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Foreclosure or reprieve: varying ways Chapter 7 affects your home

Filing for bankruptcy seems like a complicated procedure, and it certainly can be without proper legal representation support you throughout the process. If you secure a reputable attorney, however, with experience in the area of bankruptcy, your Chapter 7 filing can be expedited and your lawyer can guide you through any potential foreclosure or liquidation that results from this filing.

Regarding foreclosure, mortgage and homeownership - how does filing for Chapter 7 bankruptcy affect your home?

If you file for Chapter 7, your assets can be liquidated to cover unpaid debt. Sometimes your assets can be protected, such as pieces of furniture, vehicles or even your home. But by filing for bankruptcy, a court-appointed trustee will review your case and conclude whether your fiscal situation affords you the chance to clear unpaid debt - such as your mortgage. If you cannot protect these costs, your home will be foreclosed.

The foreclosure process will take a little time, but if you wait until the final moments and apply for Chapter 7 just before the foreclosure sale it can delay the proceedings for a while. It could be a few weeks or a few months, but ultimately this is a temporary fix.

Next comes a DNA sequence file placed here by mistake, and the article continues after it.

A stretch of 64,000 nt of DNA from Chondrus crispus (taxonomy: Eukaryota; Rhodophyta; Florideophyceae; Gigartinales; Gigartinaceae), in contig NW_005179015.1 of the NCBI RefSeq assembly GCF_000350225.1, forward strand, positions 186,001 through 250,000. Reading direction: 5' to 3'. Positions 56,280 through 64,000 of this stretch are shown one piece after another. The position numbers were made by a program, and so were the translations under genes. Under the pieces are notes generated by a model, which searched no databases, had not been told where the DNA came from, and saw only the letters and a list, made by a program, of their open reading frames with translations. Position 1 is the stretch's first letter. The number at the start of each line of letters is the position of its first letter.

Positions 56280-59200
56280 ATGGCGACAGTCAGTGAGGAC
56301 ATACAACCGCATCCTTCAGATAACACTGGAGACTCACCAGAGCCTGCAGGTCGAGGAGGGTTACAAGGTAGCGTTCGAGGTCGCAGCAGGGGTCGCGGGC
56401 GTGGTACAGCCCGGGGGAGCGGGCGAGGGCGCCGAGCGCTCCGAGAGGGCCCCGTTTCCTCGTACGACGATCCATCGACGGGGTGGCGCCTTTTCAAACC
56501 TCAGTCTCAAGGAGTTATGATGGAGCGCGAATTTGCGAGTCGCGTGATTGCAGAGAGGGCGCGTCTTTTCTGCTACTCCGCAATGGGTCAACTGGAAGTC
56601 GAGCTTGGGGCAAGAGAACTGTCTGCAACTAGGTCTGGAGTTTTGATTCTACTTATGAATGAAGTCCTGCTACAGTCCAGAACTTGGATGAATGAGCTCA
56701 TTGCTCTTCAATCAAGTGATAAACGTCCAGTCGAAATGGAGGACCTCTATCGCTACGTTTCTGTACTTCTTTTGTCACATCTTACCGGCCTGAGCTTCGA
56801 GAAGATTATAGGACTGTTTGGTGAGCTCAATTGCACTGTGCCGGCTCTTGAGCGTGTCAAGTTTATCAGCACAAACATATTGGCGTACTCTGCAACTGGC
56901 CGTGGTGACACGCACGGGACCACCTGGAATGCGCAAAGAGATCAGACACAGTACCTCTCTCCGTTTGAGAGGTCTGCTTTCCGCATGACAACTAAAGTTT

Still, this extra bit of time can allow you to resolve any liability issues in your home or to possibly secure a loan modification that could potentially save your home. This time-borrowing method is far from an exact science, but it could help you out depending on the details of your situation.

As is the case in most bankruptcy cases, you should consult an attorney before proceeding with any Chapter 7 activity. There are few filings that are uniform, and little intricacies in your situation could alter the outcome of a bankruptcy filing. So discuss things with a lawyer to learn what course of action is right for you.

Source: FOX Business, "Can Bankruptcy Cause Me to Lose My Homes?," Justin Harelik, Feb. 7, 2012

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